3 weeks, 3 edcamps, 3 experiences

3 weeks. 3 edcamps. 3 experiencesEach of the last three Saturdays I’ve attended an edcamp.  All three have been SO very different.  I think that’s one of the things I love the most about the whole concept of edcamps: the culture, conversation and feel of the day is not determined until the participants show up!

April 23: edcampNoVA, Falls Church, VA.  

I’m a co-founder and co-organizer of edcampNoVA. I LOVE the energy that our participants brought to Marshall HS.  We had great feedback from our participants and I thoroughly enjoyed the day.  However I felt like I wasn’t able to fully immerse myself in the experience because I was focused on the details, logistics and making sure everything was just right for all our attendees.  From helping with check in, ensuring folks knew how to submit ideas, to running the prize drawing and all sorts of little tasks in between I kept busy all morning!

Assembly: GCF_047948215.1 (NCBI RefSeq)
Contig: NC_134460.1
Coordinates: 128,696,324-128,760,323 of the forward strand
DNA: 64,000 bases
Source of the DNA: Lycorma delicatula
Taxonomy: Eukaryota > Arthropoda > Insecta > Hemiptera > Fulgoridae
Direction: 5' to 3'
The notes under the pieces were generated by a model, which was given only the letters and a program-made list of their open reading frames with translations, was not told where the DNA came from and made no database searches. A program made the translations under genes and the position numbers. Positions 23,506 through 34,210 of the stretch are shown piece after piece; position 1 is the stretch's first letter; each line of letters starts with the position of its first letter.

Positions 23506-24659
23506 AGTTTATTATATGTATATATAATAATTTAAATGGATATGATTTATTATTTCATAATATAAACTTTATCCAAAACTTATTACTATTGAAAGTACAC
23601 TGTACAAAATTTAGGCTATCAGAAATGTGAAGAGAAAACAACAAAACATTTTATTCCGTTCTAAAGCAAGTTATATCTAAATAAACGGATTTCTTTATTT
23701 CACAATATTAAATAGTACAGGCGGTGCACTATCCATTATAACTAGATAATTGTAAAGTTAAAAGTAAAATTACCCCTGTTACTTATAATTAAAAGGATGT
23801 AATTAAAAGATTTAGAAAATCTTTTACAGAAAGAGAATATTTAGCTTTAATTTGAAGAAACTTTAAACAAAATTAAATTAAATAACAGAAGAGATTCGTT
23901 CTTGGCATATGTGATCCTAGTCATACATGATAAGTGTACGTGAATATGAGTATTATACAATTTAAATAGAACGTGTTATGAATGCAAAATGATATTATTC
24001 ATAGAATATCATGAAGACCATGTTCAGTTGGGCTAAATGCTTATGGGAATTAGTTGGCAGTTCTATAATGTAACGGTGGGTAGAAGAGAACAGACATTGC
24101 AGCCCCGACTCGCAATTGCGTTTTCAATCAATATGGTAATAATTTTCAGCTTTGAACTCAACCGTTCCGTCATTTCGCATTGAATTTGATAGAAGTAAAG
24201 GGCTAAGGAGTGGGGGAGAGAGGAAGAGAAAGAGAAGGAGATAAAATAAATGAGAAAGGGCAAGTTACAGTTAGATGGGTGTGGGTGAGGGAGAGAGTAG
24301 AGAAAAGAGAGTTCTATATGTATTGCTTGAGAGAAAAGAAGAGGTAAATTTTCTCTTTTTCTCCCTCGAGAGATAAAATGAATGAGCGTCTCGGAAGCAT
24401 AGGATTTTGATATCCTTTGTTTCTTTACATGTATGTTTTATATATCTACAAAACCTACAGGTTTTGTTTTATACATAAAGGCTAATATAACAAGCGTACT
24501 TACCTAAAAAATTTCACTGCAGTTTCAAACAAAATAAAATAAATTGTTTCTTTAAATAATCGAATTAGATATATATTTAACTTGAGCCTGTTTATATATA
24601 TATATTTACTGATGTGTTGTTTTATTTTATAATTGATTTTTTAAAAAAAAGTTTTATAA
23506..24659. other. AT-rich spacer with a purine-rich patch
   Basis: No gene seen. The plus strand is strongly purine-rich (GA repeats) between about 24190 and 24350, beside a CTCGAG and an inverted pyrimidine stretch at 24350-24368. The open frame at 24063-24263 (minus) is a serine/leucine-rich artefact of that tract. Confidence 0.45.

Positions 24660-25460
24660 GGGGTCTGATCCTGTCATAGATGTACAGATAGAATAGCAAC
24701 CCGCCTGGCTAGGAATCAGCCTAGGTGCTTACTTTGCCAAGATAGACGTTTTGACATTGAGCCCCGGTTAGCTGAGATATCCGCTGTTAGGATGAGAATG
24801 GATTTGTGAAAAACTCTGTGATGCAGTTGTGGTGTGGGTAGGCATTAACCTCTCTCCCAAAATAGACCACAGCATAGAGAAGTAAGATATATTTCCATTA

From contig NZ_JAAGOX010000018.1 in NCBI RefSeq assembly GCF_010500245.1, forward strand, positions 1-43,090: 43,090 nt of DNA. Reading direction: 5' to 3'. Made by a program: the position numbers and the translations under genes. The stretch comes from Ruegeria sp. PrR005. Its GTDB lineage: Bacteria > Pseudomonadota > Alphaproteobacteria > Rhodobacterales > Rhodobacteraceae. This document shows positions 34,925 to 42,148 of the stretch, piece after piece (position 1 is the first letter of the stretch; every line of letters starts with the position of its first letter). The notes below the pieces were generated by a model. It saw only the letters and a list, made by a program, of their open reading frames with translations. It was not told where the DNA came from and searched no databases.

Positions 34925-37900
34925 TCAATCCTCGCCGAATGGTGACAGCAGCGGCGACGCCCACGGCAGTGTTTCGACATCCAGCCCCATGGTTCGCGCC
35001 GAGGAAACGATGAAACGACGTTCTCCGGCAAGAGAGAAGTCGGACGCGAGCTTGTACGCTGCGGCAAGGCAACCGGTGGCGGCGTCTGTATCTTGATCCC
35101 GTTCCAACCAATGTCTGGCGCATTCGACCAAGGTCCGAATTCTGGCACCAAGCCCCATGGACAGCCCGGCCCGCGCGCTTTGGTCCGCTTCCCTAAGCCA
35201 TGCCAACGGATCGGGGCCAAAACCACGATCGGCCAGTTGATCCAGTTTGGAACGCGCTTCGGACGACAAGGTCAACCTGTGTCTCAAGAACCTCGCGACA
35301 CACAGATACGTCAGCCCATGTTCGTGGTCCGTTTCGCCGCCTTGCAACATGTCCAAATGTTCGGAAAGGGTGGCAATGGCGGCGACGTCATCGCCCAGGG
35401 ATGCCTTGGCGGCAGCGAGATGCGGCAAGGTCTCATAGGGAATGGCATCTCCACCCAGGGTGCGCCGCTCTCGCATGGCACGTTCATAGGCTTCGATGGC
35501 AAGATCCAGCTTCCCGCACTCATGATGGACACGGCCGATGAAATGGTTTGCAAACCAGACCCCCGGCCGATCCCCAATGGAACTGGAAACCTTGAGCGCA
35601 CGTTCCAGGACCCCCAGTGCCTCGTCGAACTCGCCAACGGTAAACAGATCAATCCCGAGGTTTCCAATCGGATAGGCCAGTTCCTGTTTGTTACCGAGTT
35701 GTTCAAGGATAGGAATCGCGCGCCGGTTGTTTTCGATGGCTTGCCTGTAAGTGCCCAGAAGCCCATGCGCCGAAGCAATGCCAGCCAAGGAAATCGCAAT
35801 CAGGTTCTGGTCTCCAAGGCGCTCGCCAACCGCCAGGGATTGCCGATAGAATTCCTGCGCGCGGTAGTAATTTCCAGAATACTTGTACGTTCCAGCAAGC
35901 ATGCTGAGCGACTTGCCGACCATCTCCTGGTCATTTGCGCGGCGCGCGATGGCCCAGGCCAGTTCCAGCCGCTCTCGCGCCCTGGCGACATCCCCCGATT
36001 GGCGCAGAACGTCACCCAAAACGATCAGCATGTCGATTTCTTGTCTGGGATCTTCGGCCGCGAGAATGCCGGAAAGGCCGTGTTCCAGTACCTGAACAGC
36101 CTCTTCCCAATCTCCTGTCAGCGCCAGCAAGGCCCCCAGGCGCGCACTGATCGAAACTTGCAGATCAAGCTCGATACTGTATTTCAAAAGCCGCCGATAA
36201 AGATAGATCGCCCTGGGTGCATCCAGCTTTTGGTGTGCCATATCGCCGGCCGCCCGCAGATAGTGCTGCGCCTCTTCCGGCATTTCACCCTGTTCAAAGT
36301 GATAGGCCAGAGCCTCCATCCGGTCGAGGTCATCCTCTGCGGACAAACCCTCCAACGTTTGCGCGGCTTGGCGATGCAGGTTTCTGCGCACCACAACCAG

Our numbers increased drastically.  That was great (and scary) news for our organizing team.  It meant we needed more spaces, more food, more prizes, more energy.  We drew a wide range of educators from around the region.  Many repeat attendees and by the end of day we kept hearing that folks will be back in the fall (November 12 at Chantilly HS)!  I don’t have data to support this but I feel like we had a greater mix of educators this year – we had many librarians (thanks to the work that @gcmlibrary and @libraryMS did at the regional librarian conference) and more classroom teachers!  I think something that all edcamp organizers struggle with is how to also involve the non-techy teachers.  After all, we advertise on social media, through our tech specialists, and those techy teachers are the ones who access that message!